While sharing a little of your mushroom ravioli or other dish containing store-bought mushrooms with Fido may simply give him an upset tummy, allowing him to eat wild mushrooms outdoors could be deadly. All outdoor mushrooms are potentially dangerous for your curious pup because they might contain harmful toxins. Toxic wild mushroom species can cause a variety of symptoms, including seizures, coma and death if ingested.
No Mushroom Hunting for Fido
All mushrooms are different types of fungi, some of which are safe for your pup to eat and others that are highly toxic. A tasty snack of a store-bought mushroom or two is not only safe for human consumption, but for Fido's consumption as well. Like any new food, though, they could give him a bit of minor gastrointestinal distress after trying them. Unfortunately, the mushrooms that pop up outside in your yard or other outdoor areas may be highly toxic to your pup if he's curious and decides to taste them. Most toxic species are hard to tell apart from the nontoxic ones because they look similar and may grow right beside them.
What's the Worst That Can Happen?
After eating toxic mushrooms, your pup could experience vomiting, diarrhea, a lack of coordination, tremors, tummy pain, lethargy, irregular heartbeat, coma and seizures. Symptoms usually occur within 10 to 12 hours of your pup eating a toxic mushroom, according to the February 2007 edition of "Veterinary Medicine." Poisonous mushrooms, especially those of the Amanita, Lepiota and Galerina species, can cause liver damage and even liver failure. A failing liver is a possible cause of the seizures your pup experiences after eating the mushrooms; this is because the liver tries to filter out the mushroom's harmful toxins, which cause it to function abnormally and eventually fail.
A Race to the Vet
If Fido munches on some outdoor mushrooms, get him to the vet as quickly as possible to get those potential toxins out of his system. If possible, gather a few samples of the mushrooms that your pup was eating to bring along to the vet for proper identification. Wrap the pieces in a moist paper towel and place them in a paper bag so your vet can determine the species of mushroom. If they're toxic or can't be identified, your vet can induce vomiting to get the mushroom that he's eaten out of his tummy and give him medication to help alleviate any symptoms, like seizures, that they're causing.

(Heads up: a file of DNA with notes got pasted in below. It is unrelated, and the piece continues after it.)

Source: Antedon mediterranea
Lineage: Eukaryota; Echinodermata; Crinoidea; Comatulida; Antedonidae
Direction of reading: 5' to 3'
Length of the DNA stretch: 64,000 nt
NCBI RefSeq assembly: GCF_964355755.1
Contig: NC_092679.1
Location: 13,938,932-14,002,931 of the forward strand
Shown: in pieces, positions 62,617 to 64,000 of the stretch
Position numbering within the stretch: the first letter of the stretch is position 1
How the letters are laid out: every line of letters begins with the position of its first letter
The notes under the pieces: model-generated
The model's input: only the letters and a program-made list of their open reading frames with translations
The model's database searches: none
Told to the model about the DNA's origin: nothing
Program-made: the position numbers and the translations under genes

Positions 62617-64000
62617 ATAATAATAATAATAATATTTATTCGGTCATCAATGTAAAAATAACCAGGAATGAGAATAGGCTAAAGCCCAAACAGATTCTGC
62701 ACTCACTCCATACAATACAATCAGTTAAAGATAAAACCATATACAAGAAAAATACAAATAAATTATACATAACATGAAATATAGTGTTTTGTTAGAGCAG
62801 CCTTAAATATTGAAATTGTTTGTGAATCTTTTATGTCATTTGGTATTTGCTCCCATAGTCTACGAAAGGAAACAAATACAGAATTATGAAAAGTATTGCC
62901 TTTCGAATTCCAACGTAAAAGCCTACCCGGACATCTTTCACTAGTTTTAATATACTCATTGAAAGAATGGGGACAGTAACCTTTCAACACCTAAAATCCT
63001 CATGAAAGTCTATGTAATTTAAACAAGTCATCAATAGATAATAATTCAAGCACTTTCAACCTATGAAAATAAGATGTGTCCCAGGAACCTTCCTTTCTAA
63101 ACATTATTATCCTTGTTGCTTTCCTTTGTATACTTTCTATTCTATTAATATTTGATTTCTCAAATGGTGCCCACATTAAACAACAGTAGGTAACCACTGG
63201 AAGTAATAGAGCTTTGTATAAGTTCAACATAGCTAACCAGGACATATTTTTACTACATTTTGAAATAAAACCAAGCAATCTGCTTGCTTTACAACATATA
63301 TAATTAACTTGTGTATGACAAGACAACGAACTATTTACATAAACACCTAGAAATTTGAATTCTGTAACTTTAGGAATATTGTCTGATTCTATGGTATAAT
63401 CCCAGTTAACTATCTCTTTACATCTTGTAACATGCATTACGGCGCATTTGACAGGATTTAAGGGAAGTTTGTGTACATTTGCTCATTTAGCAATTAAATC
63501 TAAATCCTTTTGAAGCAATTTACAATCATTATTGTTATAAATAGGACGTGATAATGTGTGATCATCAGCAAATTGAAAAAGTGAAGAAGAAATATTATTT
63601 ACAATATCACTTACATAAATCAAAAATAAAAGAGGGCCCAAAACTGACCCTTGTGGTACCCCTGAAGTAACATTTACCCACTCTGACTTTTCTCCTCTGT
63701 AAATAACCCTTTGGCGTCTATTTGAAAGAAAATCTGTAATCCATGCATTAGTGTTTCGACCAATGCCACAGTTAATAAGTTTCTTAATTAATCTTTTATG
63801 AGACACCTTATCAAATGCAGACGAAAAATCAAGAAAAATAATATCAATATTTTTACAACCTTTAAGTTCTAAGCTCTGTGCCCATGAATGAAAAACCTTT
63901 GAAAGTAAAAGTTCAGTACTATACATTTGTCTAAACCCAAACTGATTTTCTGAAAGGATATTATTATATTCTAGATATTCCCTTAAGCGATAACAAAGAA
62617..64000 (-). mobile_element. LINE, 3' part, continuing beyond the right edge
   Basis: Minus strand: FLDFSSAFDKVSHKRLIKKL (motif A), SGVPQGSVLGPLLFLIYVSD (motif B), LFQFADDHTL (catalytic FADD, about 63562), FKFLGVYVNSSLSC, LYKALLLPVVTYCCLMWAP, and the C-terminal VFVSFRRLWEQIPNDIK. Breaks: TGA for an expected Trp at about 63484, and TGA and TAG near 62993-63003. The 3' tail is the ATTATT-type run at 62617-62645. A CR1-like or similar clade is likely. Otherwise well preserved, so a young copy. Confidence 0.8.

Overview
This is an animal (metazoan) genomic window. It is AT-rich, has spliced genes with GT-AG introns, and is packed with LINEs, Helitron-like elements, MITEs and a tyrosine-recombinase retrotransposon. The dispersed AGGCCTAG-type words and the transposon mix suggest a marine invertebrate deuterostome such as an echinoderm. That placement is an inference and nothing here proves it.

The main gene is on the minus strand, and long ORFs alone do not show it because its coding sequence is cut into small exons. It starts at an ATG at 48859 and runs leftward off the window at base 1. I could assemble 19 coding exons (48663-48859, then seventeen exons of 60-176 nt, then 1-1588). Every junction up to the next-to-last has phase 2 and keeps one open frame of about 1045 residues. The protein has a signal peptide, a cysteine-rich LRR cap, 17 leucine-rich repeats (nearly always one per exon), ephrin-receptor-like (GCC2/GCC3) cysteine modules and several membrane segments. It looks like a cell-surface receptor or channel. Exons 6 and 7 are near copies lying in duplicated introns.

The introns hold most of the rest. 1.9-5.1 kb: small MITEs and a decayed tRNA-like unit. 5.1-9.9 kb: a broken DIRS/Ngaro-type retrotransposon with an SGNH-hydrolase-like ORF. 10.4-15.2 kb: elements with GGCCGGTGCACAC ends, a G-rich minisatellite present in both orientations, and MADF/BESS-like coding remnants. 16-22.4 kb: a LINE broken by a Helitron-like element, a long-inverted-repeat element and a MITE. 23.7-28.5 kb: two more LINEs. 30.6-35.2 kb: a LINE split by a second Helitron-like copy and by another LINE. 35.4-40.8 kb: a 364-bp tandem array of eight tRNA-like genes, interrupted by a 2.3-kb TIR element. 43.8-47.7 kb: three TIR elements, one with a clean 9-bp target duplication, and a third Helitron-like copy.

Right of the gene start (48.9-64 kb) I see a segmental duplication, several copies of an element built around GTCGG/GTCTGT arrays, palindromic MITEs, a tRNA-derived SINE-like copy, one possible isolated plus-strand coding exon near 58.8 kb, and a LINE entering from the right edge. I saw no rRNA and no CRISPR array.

An Ounce of Prevention
Don't wait for seizures or other symptoms to occur after seeing your pup eat mushrooms outdoors. This could mean that permanent liver damage has occurred. If your pup is having seizures, even if you didn't see him eat any mushrooms, get him to the vet as soon as you can. Quick diagnosis and treatment can mean the difference between life and death for your pup. To prevent problems altogether, regularly remove wild mushrooms from your yard and avoid areas in which wild mushrooms grow. Keep your pup on a leash and don't let him get near wild mushrooms, even if he hasn't shown an interest in them in the past.
- Petfinder: Mushrooms Poisonous to Pets
- TheDenverChannel.com: More Dogs Sickened By Toxic Mushrooms
- The Bark: Mushrooms Can Poison Dogs
- 9News.com: Veterinarian: Don't Let Your Dogs Eat Mushrooms
- Pet Poison Helpline: Things in Your Yard that are Poisonous to Dogs & Cats!
- American Society for the Prevention of Cruelty to Animals: Wild Mushrooms
- Veterinary Medicine: Mushroom Poisoning in Dogs
- VCA Animal Hospitals: Seizures -- General for Dogs
Based in Las Vegas, Susan Paretts has been writing since 1998. She writes about many subjects including pets, finances, crafts, food, home improvement, shopping and going green. Her articles, short stories and reviews have appeared on City National Bank's website and on The Noseprint. Paretts holds a Master of Professional Writing from the University of Southern California.